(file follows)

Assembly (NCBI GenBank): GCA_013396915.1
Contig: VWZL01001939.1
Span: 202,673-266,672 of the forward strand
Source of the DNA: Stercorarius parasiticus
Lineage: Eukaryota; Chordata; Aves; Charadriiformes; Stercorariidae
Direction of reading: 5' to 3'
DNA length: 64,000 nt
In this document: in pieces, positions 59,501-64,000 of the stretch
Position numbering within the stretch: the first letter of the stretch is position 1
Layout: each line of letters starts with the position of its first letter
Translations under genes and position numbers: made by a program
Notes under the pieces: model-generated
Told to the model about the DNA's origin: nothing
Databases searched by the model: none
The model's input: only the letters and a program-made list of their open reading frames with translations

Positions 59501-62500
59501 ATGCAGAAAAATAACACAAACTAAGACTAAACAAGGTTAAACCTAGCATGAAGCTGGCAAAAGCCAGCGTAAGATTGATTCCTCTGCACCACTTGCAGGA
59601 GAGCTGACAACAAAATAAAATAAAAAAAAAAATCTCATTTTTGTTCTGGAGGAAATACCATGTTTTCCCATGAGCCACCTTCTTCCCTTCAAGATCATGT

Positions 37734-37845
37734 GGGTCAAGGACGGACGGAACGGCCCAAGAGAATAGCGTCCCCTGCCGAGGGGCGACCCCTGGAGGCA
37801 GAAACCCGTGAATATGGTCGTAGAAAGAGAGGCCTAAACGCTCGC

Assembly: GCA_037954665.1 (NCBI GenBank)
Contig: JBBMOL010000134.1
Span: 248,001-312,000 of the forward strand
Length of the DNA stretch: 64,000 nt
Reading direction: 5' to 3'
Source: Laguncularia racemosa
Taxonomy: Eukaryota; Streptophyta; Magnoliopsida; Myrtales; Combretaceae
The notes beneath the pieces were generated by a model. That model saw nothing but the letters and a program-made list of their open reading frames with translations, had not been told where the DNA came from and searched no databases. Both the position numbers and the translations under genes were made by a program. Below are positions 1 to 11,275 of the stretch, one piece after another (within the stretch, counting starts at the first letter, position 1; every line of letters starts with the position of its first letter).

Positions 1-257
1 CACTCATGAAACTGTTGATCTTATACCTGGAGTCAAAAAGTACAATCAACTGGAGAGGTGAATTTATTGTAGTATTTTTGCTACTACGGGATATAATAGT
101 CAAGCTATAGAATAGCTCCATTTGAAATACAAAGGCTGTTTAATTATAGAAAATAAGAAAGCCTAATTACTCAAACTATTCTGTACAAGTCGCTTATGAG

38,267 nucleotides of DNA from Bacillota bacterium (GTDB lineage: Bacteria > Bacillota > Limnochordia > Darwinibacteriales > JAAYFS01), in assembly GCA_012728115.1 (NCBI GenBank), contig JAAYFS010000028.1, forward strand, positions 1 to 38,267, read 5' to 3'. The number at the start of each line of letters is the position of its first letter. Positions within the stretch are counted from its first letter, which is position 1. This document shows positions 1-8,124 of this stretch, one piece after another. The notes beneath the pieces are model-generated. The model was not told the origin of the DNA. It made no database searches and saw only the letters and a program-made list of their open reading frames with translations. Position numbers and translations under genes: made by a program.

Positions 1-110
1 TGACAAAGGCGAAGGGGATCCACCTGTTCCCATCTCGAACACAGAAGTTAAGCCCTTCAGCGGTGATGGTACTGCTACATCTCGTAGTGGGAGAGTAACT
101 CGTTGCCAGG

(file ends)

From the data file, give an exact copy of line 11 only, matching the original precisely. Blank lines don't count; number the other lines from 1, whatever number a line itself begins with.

Translations under genes and position numbers: made by a program